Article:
stuffed felt letters – how to

It’s babies galore among our pals these days, so I’ve been pondering cute baby gifts. While I can generally find some version of some project I like on the intertubes, I was feeling pretty underwhelmed by the available options. I mean, really, there have to be other folks out there who agree that the bulk of baby projects are twee and unnervingly pastel. I suppose the other problem was that I was feeling project-picky. I’m not in a knitting mood (it’s, ya know, a little hot here) and only recently did I finish the interminable cabled scarf, so sweaters, blankets and booties were out. I don’t love any of the swaddling blanket patterns I’ve seen, plus the sewing machine had barely resolved our spat over buntings for the wedding. Then I was poking around on Etsy and saw the cutest stuffed felt letters. And a new project idea was hatched! Seems only appropriate, what w/ everyone else hatching offspring.

The H-e has friends (and now I have friends by osmosis!) who recently had twins, so theirs was the inaugural project.

letter templates (I made mine, but you can buy them too)
felt (i used wool felt from TaDaa Studio Felt)
tailor’s chalk
embroidery floss
tapestry needle
chop stick (or other pointy item for stuffing)
fasteners for hanging

1) First, decide on which typeface you want to use for your letters. I fooled around with Word for awhile, before deciding on Cooper Black in 450 point font. This is just a bit bigger than those over at Made by Rae. Type out the lucky kid’s name, then print. Carefully cut around the letters so you have a pretty little template to trace onto the felt.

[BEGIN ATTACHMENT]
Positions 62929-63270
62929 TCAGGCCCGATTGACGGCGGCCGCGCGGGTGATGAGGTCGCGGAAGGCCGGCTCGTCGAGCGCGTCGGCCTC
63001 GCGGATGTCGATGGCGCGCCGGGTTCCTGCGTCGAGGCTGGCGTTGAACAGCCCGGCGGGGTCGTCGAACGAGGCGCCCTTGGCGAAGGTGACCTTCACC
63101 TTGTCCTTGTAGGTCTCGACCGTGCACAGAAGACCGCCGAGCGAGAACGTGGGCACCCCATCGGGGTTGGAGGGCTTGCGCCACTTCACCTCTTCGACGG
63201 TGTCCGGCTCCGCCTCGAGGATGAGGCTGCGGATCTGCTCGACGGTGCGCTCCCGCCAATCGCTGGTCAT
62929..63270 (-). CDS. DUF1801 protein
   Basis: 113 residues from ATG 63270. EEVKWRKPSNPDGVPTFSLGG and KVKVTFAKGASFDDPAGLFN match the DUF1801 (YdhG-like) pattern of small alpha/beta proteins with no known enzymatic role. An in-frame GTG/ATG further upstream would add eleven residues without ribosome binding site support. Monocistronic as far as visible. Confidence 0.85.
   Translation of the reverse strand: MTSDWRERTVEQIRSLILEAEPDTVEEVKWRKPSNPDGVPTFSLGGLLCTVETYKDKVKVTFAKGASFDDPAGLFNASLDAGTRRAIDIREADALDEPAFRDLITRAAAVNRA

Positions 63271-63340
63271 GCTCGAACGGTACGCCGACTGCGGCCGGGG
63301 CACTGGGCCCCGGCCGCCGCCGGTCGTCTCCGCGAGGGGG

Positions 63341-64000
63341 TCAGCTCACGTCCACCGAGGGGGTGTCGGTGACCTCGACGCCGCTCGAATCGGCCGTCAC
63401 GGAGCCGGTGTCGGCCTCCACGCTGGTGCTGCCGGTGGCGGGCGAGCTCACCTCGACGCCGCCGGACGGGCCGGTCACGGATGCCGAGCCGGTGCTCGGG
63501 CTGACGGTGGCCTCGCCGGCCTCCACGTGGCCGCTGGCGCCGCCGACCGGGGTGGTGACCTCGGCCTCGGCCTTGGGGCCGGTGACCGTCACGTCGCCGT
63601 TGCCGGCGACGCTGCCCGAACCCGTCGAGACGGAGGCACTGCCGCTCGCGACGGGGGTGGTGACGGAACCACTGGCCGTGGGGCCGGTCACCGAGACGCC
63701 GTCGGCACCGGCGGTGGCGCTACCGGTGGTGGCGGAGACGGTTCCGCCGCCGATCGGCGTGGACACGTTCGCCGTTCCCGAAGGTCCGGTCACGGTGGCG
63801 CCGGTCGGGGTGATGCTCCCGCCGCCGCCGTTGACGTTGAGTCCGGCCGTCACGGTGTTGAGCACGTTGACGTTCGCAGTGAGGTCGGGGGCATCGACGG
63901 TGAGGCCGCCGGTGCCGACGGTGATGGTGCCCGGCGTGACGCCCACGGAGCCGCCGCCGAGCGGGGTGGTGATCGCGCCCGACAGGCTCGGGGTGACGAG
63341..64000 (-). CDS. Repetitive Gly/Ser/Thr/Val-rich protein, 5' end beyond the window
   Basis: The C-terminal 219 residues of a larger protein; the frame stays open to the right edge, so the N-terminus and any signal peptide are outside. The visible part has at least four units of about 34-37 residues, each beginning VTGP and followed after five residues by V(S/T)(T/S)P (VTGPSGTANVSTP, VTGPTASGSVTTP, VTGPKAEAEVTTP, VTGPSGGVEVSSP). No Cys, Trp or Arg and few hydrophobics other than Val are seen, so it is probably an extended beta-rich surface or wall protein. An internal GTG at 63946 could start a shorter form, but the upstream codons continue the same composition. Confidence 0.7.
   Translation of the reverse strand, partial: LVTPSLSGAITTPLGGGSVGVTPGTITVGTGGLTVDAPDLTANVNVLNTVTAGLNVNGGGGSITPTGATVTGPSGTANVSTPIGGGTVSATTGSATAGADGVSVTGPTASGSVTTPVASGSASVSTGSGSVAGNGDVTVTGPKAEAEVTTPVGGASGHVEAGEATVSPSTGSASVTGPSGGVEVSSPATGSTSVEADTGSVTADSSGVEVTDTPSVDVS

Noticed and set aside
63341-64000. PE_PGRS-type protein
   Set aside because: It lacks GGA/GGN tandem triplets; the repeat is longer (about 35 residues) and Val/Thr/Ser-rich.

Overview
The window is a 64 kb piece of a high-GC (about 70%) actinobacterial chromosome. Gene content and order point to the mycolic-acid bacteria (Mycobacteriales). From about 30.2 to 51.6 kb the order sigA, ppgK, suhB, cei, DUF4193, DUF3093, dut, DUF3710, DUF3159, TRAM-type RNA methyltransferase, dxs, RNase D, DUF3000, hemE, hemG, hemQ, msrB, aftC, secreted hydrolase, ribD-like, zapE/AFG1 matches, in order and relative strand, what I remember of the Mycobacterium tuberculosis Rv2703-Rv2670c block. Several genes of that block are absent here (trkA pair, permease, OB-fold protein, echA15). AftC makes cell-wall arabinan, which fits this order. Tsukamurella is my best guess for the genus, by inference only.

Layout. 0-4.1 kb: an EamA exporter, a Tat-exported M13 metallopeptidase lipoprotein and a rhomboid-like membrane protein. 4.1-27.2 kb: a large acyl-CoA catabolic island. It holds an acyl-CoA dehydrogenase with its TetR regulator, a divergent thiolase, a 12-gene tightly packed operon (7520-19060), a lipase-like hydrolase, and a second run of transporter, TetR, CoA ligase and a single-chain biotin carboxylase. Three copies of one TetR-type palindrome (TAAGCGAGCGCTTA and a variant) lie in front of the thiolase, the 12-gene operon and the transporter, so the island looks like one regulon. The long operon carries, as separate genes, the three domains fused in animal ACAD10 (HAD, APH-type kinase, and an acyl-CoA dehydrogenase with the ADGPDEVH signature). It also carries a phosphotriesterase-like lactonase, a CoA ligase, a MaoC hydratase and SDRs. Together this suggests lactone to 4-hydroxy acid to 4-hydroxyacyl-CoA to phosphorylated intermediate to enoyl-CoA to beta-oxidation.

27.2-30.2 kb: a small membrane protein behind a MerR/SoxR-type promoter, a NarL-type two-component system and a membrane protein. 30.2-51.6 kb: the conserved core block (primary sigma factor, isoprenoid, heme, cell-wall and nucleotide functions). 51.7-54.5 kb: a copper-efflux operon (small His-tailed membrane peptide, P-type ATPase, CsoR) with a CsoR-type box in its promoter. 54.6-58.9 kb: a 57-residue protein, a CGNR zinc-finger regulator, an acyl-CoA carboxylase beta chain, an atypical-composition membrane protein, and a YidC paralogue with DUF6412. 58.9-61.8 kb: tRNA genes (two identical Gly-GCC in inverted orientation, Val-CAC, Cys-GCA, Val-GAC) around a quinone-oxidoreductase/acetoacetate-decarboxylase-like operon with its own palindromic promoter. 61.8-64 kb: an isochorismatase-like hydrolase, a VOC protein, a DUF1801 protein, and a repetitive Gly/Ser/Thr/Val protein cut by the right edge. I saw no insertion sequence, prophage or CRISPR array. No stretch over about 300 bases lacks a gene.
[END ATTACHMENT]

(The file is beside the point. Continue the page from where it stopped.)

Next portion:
2) Trace your letters, two times each, and trim them neatly from the felt.

Note: You’re making two copies of each letter. You want to be sure that you can keep the part w/ the tailor’s chalk on the inside of the stuffed letter, so it isn’t visible. If not, you can try to rub it off, but that didn’t work so well for me.

3) Thread your needle w/ two or three strands of floss, then begin to stitch both sides of your letter together. I used a blanket stitch for this. For letters w/ holes in them, start w/ those and work all the way around. Then move on to the outside perimeter. Don’t get carried away and sew all the way around; instead, read on to the next step. :)

4) I discovered that it was easier to stitch and stuff simultaneously. It avoided the problem of trying to jam stuffing into parts of the letter that turned out to be far narrower than I thought. So…stitch a section (say around the rounded top part of an “l”), then stuff that part, then stitch some more. I just let my needle/thread hang off the side while I stuffed. If you adjust your stuffing as you sew, you won’t be stuck jamming your chopstick into the letters and cursing a blue streak. Or something…
Finish stitching around the letter, then pull the thread through the middle of the stuffing so the end isn’t visible.

5) Repeat sewing / stuffing for all letters. (obviously)

6) Now stitch each of the letters together, overlapping them, so your stitches aren’t visible. This part is optional, but since I wanted the names to be able to hang on the wall without tipping over, this seemed like a reasonable solution.

7) Attach fasterners to back of name, so it can be hung up. I made little wire loops, that I then sewed onto each corner. I can imagine these hanging w/ a piece of yarn or twine from each side, strung through w/ invisible thread, or made w/ magnets fastened to the back.

Then you’re done! Now if only I can get mine in the mail and on to their wee recipients.

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